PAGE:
It’s a new day, which means another day of 100 Days of Swift. Today was all about functions. Like previous days, I knew the most obvious bits pretty well, but I still learned some useful tidbits.

First of all, while I was aware of the _ syntax for omitting parameter names, I wasn’t explicitly aware that it was part of a larger system of parameter labels. This is probably easiest to understand in the context of prepositions:

func give(_ gift: String, to recipient: String) {
    print("\(recipient) thanks you for the \(gift).")
give("Baseball Tickets", to: "Erika")

Another piece of syntax that was new to me was default parameters:

enum PlayStyle {
    case AD
    case AP

func playKennen(_ style: PlayStyle = .AP) {
    if style == .AP {
        print("Win hard or lose hard")
    } else {
        print("Tank killer")


Something else that I knew was possible, but didn’t know the syntax for was variadic functions. It feels a little odd to me that the parameter type magically changes to a list, but I guess it makes sense:

func gratefulFor(_ gratitude: String...) {
    for gratitudeItem in gratitude {
        print("Today I'm grateful for \(gratitudeItem).")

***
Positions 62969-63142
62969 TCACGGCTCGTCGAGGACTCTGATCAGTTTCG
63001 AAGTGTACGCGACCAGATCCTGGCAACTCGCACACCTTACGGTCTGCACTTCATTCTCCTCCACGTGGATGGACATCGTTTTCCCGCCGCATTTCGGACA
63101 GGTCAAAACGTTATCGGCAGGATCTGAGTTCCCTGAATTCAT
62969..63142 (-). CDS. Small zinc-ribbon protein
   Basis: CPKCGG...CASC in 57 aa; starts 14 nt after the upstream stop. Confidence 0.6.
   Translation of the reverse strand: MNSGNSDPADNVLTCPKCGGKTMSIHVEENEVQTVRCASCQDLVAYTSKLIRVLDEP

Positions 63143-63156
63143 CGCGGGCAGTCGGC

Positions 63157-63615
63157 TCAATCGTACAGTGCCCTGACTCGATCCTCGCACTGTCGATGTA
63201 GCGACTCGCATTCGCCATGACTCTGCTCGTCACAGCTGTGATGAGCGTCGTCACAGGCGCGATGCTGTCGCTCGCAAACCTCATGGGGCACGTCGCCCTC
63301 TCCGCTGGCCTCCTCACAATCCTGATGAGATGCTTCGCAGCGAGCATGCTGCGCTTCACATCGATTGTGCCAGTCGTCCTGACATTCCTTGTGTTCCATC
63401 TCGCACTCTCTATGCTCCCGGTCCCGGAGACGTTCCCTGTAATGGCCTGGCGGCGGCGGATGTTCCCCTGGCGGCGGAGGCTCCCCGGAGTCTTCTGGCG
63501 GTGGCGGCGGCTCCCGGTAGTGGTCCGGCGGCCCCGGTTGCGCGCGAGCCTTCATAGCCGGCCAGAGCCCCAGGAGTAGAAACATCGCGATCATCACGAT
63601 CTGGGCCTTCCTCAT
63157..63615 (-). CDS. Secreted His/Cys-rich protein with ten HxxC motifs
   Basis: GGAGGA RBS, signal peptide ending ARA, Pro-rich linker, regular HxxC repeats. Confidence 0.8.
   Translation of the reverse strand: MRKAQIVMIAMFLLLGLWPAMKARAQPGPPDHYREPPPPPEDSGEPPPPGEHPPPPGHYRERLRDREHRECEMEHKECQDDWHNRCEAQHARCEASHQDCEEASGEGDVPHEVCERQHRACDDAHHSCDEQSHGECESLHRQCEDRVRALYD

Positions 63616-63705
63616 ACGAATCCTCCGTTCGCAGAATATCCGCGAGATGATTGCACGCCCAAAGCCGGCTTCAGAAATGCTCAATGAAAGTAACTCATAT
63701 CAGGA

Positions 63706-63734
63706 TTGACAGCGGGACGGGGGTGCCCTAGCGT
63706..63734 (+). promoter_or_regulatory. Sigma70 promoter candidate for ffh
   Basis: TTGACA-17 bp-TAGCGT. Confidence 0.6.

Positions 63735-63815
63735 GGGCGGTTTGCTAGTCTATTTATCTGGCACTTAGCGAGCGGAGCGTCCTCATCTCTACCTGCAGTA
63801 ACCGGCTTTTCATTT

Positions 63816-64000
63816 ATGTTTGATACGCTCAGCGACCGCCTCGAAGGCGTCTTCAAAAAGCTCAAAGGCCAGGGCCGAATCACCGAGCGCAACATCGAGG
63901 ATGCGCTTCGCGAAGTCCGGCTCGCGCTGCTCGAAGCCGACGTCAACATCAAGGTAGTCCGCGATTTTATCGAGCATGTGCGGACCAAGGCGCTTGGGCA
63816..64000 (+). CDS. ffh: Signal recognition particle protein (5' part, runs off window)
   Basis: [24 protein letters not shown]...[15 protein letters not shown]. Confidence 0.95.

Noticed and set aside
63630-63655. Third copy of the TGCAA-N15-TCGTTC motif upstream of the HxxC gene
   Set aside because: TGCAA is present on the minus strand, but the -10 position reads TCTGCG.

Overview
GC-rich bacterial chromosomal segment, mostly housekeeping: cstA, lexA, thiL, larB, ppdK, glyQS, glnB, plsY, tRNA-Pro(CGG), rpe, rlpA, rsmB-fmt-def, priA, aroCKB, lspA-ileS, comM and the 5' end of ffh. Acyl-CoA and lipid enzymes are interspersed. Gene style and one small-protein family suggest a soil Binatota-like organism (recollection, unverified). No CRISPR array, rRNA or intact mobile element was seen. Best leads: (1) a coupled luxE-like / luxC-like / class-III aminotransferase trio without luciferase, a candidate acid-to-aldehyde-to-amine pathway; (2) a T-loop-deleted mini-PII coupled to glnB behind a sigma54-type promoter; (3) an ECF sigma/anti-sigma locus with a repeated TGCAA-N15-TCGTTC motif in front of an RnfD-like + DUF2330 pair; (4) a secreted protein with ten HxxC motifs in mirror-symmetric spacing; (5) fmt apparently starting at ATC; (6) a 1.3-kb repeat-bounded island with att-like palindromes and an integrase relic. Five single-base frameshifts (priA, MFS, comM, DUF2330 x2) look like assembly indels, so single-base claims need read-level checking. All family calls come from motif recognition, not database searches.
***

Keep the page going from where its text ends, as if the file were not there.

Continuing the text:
gratefulFor("coffee", "swift", "wwdc videos")

Finally, while I’d seen inout function parameters once or twice, and I knew of call by reference for errors and such in Objective-C, I hadn’t seen the syntax for declaring a function with an inout parameter in Swift yet. It’s not something that I think I’ll need very often, but here’s an example (adapted from Stack Overflow):

struct Vector3 {
    let x: Float;
    let y: Float;
    let z: Float;

func + (left: Vector3, right: Vector3) -> Vector3 {
    return Vector3(x: left.x + right.x, y: left.y + right.y, z: left.z + right.z)
func += (left: inout Vector3, right: Vector3) {
    left = left + right

var first = Vector3(x: 1, y: 3, z: 2)
let second = Vector3(x: 3, y: 2, z: 1)
first += second

With that, I’m off to spend the next 30 minutes of my day with Swift working on MFArtist.